At Saturday, January 17, 2009 7:22:00 am , Anonymous Schütz said...

That being said, I am far more able than Joshua to see the good points of the Augustana. You just have to know what you are looking for. For instance, Pastor Weedon said that your reaction shows we don't have the same understanding of "the Gospel". On the contrary, your reaction was not to what Pastor Weedon calls "the Gospel" in the Augustana, but to various true and valid points of Catholic tradition denied by the Augustana. The two are not unrelated, but a dialogical approach to the Augustana would mean making explicit the implicit relationship between the two.

At Saturday, January 17, 2009 7:38:00 am , Anonymous Joshua said...

Yes, David, now I'm feeling all irenic again I get your meaning - of course (as did the compilers of the Pontifical Confutation) I rejoice in all the truths proclaimed in the Augustana, since this certainly differentiates Lutherans from Anabaptists and worse!

But I cannot accept a truncated Gospel; and that is what I object to.

Catholic "both/and", not Protestant (even Lutheran) "either/or"!

David, you've mentioned that magisterial book by the late great Louis Bouyer, The Spirit and Forms of Protestantism; PW, do you know it?

Bouyer argues what David's already oft mentioned - that to find the logical conclusions of the good found in Protestantism, one becomes a Catholic.

At Saturday, January 17, 2009 11:43:00 am , Anonymous William Weedon said...


The central point is the resurrection of Christ indeed: for as the Apostle teaches us all, "He was put to death for our trespasses, but raised for our justification."

Bouyer I know only for his book on the liturgy; but since he was a Lutheran who turned to Rome, I'm not surprised he'd argue that way.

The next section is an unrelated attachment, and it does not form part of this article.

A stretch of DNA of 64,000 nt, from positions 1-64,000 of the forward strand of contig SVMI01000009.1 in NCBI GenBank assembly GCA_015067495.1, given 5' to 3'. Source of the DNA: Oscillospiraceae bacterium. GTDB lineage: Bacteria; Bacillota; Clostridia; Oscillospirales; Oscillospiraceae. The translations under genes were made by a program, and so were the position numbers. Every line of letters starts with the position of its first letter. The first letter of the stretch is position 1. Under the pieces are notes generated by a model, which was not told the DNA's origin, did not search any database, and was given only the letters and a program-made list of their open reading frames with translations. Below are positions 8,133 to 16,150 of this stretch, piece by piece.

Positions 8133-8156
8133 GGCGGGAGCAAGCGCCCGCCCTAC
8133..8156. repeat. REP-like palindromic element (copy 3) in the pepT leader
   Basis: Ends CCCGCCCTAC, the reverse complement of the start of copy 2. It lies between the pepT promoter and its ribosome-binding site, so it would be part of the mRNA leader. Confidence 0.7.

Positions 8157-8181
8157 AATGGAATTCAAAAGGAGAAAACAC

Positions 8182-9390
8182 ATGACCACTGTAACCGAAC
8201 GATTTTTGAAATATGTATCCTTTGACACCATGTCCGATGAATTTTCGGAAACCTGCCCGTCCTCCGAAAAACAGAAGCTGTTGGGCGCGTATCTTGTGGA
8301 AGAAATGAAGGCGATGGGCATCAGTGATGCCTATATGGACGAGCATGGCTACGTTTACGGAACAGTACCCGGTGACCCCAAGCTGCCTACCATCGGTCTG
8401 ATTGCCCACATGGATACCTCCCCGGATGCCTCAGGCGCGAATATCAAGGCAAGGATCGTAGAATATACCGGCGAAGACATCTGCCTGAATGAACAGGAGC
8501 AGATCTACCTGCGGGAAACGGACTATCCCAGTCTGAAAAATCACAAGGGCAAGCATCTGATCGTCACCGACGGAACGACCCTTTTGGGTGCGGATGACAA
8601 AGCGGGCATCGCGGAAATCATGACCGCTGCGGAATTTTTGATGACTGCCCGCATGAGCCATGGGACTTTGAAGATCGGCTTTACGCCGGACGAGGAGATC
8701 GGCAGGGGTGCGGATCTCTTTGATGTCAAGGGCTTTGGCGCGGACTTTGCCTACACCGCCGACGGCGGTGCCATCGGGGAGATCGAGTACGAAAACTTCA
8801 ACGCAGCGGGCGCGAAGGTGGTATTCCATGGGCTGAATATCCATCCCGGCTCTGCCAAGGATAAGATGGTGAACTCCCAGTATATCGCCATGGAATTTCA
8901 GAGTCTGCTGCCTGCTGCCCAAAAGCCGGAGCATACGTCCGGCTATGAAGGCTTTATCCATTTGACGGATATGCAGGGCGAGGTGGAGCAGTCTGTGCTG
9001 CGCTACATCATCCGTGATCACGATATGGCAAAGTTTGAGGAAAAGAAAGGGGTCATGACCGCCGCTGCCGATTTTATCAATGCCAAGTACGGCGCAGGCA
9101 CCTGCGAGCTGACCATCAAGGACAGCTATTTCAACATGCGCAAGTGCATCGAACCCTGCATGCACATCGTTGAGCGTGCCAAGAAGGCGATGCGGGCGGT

At Saturday, January 17, 2009 6:37:00 pm , Anonymous William Weedon said...

I wonder if I picked it up from Chris, for I've thought about the same thing - whether Melanchthon were trying to find a term that could encompass what he clearly saw coming down the road: the need to ordain through presbyters. I wrote about it here:

There is no question to me that the term's ony honest meaning is the one hammered out in the original Tractatus. But it was ambiguous at Augsburg if we have to wait seven years for a definition to arrive!

At Sunday, January 18, 2009 4:20:00 am , Anonymous Joshua said...

Yes, that's the ambiguity that I wondered about when I read these articles the other day... "rightly called" could mean anything - it's like saying the Eucharist is "spiritual food", true enough but the words can mean anything and nothing.

At Monday, January 19, 2009 11:29:00 am , Anonymous Schütz said...

Pastor Weedon, you must read Louis Bouyer's Spirit and Forms of Protestantism. I only got around to it last Christmas, and it is a classic and beautiful work. It does not do it justice to judge it by its conclusion. One ought to read it and see what justice he does to the Protestant cause in the face of traditional Catholic opposition. It is precisely Bouyer's kind of dialogue that I think might save the Augustana.

Re ambiguities in the CA, what about Article XXVIII on the right of bishops? The Bishops have authority and are to be obeyed as long as they teach according to the Gospel. But who the heck is supposed to judge that? Doesn't that put those under the authority of the bishop in a position of judging the bishop - ie. in authority over him?

I don't know if this is a deliberate ambiguity, but it is at least a naive one.

At Monday, January 19, 2009 2:27:00 pm , Anonymous Past Elder said...

Ansolutely no-body "must read" Bouyer. Leaving aside the question of whether he understood the spirit and forms of Protestantism, he most certainly did not understand the spirit and forms of Catholicism, instead constructing a Protestant fantasy of Catholicism which allowed him to be Protestant and feel better about it -- which, along with others who did the same, Newman and Maritain to mention two, crystallised and was made offical at Vatican II.

At Monday, January 19, 2009 5:37:00 pm , Anonymous William Weedon said...


As you are wont to do, you took the words right out of my mouth. Do you not find a parallel of sorts with the Orthodox teaching that a teaching of a council is not authoritative because a council decreed, but because the people of God accepted that council as representing the "faith once delivered" to the saints. An ecumenical council is one in retrospect, not one automatically from the get go.

At Monday, January 19, 2009 6:16:00 pm , Anonymous Past Elder said...